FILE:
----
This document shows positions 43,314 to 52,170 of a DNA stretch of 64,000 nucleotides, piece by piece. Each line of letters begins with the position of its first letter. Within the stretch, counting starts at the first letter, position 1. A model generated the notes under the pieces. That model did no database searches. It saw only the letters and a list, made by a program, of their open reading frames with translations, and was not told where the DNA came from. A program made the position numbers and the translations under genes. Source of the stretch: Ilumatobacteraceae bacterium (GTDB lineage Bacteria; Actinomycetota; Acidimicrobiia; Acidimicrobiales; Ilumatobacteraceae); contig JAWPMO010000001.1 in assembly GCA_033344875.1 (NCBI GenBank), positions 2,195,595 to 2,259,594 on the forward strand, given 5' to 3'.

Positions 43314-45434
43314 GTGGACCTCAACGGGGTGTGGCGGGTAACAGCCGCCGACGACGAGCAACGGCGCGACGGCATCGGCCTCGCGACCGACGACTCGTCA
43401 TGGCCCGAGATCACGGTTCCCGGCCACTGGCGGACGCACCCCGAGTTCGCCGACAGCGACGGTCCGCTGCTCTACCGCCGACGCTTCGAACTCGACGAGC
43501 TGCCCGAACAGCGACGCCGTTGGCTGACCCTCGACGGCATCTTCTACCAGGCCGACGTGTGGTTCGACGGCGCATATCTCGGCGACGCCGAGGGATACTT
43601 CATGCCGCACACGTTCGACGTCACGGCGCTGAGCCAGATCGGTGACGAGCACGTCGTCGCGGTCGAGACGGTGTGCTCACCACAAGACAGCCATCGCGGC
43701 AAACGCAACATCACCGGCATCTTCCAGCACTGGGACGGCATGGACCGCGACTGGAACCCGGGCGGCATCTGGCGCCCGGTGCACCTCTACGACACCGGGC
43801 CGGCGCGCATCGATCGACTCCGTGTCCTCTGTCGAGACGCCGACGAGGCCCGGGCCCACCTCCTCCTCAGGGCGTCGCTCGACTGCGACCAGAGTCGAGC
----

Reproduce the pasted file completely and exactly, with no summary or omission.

This document shows positions 43,314 to 52,170 of a DNA stretch of 64,000 nucleotides, piece by piece. Each line of letters begins with the position of its first letter. Within the stretch, counting starts at the first letter, position 1. A model generated the notes under the pieces. That model did no database searches. It saw only the letters and a list, made by a program, of their open reading frames with translations, and was not told where the DNA came from. A program made the position numbers and the translations under genes. Source of the stretch: Ilumatobacteraceae bacterium (GTDB lineage Bacteria; Actinomycetota; Acidimicrobiia; Acidimicrobiales; Ilumatobacteraceae); contig JAWPMO010000001.1 in assembly GCA_033344875.1 (NCBI GenBank), positions 2,195,595 to 2,259,594 on the forward strand, given 5' to 3'.

Positions 43314-45434
43314 GTGGACCTCAACGGGGTGTGGCGGGTAACAGCCGCCGACGACGAGCAACGGCGCGACGGCATCGGCCTCGCGACCGACGACTCGTCA
43401 TGGCCCGAGATCACGGTTCCCGGCCACTGGCGGACGCACCCCGAGTTCGCCGACAGCGACGGTCCGCTGCTCTACCGCCGACGCTTCGAACTCGACGAGC
43501 TGCCCGAACAGCGACGCCGTTGGCTGACCCTCGACGGCATCTTCTACCAGGCCGACGTGTGGTTCGACGGCGCATATCTCGGCGACGCCGAGGGATACTT
43601 CATGCCGCACACGTTCGACGTCACGGCGCTGAGCCAGATCGGTGACGAGCACGTCGTCGCGGTCGAGACGGTGTGCTCACCACAAGACAGCCATCGCGGC
43701 AAACGCAACATCACCGGCATCTTCCAGCACTGGGACGGCATGGACCGCGACTGGAACCCGGGCGGCATCTGGCGCCCGGTGCACCTCTACGACACCGGGC
43801 CGGCGCGCATCGATCGACTCCGTGTCCTCTGTCGAGACGCCGACGAGGCCCGGGCCCACCTCCTCCTCAGGGCGTCGCTCGACTGCGACCAGAGTCGAGC